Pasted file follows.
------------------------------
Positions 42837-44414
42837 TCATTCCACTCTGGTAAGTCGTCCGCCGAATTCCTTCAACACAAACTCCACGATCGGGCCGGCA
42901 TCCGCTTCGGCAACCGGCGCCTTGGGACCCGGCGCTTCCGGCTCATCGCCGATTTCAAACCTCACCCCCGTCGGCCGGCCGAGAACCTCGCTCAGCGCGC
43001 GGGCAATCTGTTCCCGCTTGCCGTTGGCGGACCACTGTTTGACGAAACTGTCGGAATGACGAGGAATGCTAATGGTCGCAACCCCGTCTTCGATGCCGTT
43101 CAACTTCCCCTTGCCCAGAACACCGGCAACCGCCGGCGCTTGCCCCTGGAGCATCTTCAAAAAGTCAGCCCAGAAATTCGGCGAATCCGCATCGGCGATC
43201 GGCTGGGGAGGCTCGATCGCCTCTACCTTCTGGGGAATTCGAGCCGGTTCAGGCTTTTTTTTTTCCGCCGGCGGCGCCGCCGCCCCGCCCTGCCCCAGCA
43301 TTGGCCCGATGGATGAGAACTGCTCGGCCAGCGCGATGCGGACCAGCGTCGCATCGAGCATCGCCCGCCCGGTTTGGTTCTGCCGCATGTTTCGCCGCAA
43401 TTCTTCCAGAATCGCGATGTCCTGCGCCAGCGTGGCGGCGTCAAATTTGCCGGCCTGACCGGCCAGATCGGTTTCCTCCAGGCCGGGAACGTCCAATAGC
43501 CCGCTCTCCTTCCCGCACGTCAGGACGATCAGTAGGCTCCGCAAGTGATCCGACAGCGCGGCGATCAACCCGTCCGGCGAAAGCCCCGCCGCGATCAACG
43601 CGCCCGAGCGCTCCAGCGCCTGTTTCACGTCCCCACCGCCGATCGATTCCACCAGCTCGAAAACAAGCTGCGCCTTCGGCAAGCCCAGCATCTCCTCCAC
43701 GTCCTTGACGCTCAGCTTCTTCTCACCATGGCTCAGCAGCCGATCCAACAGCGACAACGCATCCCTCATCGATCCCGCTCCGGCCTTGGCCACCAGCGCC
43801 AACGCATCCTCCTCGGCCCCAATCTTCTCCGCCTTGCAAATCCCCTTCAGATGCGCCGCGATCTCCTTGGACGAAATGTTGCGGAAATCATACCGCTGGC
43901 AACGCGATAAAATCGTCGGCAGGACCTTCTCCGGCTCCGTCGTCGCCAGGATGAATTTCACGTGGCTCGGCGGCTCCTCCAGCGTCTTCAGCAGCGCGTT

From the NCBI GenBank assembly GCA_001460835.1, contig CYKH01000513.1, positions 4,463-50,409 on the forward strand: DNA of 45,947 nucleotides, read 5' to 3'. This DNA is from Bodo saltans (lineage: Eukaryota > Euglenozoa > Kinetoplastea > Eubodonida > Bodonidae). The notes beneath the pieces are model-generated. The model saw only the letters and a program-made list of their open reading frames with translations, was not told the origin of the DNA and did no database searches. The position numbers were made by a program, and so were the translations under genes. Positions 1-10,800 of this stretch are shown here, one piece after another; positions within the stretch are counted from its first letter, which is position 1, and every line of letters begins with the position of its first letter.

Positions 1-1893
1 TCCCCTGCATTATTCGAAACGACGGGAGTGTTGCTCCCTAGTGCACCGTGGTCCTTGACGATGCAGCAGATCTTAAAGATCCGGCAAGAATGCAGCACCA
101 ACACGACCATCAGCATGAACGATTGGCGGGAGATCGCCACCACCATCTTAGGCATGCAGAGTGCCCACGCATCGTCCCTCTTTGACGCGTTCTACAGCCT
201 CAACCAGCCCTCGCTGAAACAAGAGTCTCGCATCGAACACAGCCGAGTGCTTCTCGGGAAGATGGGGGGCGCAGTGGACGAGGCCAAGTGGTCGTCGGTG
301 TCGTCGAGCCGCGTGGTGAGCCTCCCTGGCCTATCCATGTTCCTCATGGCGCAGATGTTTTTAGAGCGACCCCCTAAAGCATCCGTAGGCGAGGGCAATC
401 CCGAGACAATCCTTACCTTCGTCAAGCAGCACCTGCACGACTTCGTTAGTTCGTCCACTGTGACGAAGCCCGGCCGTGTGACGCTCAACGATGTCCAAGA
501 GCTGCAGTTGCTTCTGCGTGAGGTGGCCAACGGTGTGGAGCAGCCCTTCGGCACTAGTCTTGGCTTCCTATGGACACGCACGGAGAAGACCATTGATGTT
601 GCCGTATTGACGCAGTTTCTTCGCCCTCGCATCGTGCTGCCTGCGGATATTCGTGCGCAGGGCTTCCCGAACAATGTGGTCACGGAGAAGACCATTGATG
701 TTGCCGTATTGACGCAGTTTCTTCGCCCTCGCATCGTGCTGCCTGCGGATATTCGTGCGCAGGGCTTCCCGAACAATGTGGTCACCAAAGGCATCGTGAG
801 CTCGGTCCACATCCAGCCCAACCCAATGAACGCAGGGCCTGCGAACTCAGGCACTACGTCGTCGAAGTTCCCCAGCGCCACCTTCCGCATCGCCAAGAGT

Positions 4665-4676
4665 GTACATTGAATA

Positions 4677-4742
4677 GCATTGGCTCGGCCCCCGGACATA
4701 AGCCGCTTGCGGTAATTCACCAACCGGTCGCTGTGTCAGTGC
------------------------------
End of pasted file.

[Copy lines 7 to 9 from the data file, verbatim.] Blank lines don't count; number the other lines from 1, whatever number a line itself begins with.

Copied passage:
43301 TTGGCCCGATGGATGAGAACTGCTCGGCCAGCGCGATGCGGACCAGCGTCGCATCGAGCATCGCCCGCCCGGTTTGGTTCTGCCGCATGTTTCGCCGCAA
43401 TTCTTCCAGAATCGCGATGTCCTGCGCCAGCGTGGCGGCGTCAAATTTGCCGGCCTGACCGGCCAGATCGGTTTCCTCCAGGCCGGGAACGTCCAATAGC
43501 CCGCTCTCCTTCCCGCACGTCAGGACGATCAGTAGGCTCCGCAAGTGATCCGACAGCGCGGCGATCAACCCGTCCGGCGAAAGCCCCGCCGCGATCAACG